Felled early by the Japanese fighter, Ting battled his way back into the contest courtesy of a searing overhand right, which he followed with a lightning transition to the back and punctuated with a rear-naked choke to force the tap.
Given the context, coming off the back of two consecutive losses which represented the longest losing streak of his lengthy professional career, it was a win that Ting admits tasted that little bit extra sweet.
Back to basics
Ting put it down to a back to basics approach, where he embraced his primal instincts and allowed the habits nurtured by so many years of training take over.
Admittedly that approach may have been partly responsible for the early adversity. But, in fighting, all is well that ends well,
“That meant to the world to me,” said Ting.
“Coming off two losses you have two choices, you can either work your game, work your footwork, and try to find an opening. Or you can show who you really are and stand your ground and swing. So, I chose the second option.”
“I got myself into some trouble but I was fortunate enough to pull it back.”
The 30-year-old hopes it will be a stepping stone back into title contention, a place where he’s spent the majority of his ONE tenure to date.
Those recent losses came against some of the cream of the division in Shinya Aoki and Saygid Arslanaliev, and a fighter of Ting’s experience is savvy enough to realize how critical it is to keep an even keel through stormy waters,
“Setbacks are just a trampoline in my mind. I’ve had a couple of setbacks recently, but that’s just life. It’s crazy like that.”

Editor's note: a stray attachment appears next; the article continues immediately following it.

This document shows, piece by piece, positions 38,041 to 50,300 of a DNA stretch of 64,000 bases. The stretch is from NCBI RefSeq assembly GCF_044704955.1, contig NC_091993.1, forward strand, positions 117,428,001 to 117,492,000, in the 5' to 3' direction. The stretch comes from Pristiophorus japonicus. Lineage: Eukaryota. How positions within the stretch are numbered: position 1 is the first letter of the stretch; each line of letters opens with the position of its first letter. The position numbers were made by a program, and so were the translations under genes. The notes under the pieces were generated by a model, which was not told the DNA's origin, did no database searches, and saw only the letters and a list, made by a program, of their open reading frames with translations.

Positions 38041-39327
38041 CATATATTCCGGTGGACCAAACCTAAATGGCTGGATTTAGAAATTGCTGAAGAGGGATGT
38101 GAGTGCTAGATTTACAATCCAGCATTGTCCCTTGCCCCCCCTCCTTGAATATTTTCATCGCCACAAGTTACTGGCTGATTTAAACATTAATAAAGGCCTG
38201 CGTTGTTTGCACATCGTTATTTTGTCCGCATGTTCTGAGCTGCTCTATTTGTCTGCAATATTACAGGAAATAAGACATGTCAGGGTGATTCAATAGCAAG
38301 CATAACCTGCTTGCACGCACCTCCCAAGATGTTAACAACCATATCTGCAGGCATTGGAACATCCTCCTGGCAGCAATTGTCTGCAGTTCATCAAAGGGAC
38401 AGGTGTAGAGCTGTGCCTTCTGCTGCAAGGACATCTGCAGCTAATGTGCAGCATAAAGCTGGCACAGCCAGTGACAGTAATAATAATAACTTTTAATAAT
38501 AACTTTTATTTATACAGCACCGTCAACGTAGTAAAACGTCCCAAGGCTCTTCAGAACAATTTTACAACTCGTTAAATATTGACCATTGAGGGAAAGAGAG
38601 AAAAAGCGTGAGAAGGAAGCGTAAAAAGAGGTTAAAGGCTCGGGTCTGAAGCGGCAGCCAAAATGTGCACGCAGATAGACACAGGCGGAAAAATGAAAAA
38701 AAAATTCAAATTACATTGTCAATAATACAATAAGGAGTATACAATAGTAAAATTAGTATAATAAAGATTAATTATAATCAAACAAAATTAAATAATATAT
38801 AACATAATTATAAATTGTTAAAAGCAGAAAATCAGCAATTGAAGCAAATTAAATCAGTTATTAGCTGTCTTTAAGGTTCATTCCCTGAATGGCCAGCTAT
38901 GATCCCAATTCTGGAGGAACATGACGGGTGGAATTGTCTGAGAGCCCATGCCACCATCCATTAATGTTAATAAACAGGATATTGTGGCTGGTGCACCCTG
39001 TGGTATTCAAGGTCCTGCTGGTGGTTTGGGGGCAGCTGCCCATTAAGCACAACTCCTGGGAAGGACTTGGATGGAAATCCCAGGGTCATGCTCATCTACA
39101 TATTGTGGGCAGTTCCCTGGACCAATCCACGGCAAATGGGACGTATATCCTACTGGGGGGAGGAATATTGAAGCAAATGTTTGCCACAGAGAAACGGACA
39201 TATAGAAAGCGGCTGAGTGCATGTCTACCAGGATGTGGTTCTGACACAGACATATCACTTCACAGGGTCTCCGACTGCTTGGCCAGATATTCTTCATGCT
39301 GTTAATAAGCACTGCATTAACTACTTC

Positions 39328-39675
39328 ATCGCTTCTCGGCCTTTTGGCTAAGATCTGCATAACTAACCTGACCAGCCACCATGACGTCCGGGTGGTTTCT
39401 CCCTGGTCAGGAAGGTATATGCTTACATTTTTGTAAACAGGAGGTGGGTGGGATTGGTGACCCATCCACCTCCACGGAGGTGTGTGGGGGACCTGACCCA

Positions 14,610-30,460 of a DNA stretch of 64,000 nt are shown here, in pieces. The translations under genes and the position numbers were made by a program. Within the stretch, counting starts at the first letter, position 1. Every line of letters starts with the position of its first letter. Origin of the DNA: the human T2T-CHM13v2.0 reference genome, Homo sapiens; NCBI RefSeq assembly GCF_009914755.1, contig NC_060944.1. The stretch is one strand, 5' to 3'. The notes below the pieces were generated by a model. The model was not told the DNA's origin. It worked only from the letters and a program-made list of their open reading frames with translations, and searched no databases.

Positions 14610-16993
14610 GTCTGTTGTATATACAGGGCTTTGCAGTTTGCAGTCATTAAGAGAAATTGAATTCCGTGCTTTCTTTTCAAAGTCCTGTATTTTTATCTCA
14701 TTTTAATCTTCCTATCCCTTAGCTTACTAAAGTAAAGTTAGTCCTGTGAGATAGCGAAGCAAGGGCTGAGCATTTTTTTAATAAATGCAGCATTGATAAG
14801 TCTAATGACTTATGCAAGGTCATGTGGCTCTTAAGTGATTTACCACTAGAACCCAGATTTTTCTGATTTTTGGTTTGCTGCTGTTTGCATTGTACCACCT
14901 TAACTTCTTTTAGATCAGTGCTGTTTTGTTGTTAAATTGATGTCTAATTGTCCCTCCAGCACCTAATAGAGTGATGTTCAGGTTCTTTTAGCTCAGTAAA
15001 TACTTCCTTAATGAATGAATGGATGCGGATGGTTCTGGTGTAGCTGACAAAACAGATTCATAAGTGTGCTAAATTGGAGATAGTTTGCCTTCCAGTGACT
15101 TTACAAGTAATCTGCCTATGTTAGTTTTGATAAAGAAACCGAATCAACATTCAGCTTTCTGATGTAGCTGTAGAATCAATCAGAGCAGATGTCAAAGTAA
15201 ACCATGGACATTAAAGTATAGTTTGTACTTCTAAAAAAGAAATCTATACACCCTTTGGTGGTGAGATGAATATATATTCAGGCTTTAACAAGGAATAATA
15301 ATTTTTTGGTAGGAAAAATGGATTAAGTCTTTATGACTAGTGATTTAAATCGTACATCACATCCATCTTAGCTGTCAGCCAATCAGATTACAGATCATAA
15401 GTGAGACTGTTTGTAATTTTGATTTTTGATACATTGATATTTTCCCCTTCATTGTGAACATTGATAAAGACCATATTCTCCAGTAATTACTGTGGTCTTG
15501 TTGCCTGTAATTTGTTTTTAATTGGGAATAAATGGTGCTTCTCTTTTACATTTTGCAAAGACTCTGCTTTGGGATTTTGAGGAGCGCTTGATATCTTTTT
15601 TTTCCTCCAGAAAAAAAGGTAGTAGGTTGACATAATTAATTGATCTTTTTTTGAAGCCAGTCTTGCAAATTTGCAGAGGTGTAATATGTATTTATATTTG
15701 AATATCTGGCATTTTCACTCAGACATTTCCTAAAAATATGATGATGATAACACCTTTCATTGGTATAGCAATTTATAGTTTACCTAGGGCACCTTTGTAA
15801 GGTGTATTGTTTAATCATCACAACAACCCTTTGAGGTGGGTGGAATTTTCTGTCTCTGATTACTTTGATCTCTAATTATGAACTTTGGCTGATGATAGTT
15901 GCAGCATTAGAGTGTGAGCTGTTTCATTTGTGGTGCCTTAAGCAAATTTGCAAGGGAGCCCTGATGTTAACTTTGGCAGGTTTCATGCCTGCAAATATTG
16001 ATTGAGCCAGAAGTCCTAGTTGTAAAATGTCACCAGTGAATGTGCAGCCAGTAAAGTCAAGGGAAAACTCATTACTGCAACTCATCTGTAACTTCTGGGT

The Auckland MMA product came painfully close to dethroning Filipino great Eduard Folayang in their world championship bout in 2017, and Ting says his journey back to that stage lies in righting some perceived wrongs,
“I want to avenge all of my losses at lightweight. That was one of the main reasons I re-signed with ONE, to get back at Shinya. I think he has a good name and is a good place to start, then there’s Folayang in Manila.”
The ever ambitious Ting also has his eye on a potential stint in ONE’s Super Series, where he wants to truly put his striking to the ultimate test against some of the planet’s most dangerous Muay Thai fighters and kickboxers,
“That’s another main reason why I re-signed, I wanted to compete with the Super Series guys. I want to compete with the grapplers, I want to compete on all martial arts platforms at ONE.”
“I want to showcase that I’m a complete athlete, that I can cross and transfer my skills to any of these arts and still do well. Those are the bouts that really excite me.”
First and foremost comes his contest against Khan, a fighter who’s been Ting’s radar for sometime. It’s a mouth watering stylistic match up that always seemed inevitable, and will now finally come to fruition at the Singapore Indoor Stadium.
The Evolve MMA prospect has impressed with his precision Muay Thai skillset and has the kind of talent that has already seen him become a fixture in the lite of the lightweight division at just 25 years old.
After coming up short in the semi final stage of the recent lightweight Grand Prix against Arslanaliev, the very fighter who ended Ting’s tournament aspirations Khan is sure to be hungrier than ever.
“Both of us have fought pretty much every lightweight. It’ll be a great way to see where we’re at. He called me out a couple years ago, and now it’s about to happen.
“He’s very technical, a textbook kind of fighter. He’ll go one for one but I just feel like I’m operating on a different system now.”
With a freshly inked new deal with ONE and rejuvenated by the newfound purpose that comes with fatherhood, there’s little wonder Ting has an extra sense of swagger about him.
âNow I’m a father I’m very dedicated and now I have the empire to build, I have a whole another vision now.”
“I’m going to hold it down again for my gym and my club, my family, my countries, and you can expect the usual Ev Ting, going all in or going home. That’s what people want to see.”
“I’m just building momentum now to get my third shot at the title and I’m going to bring it back home.”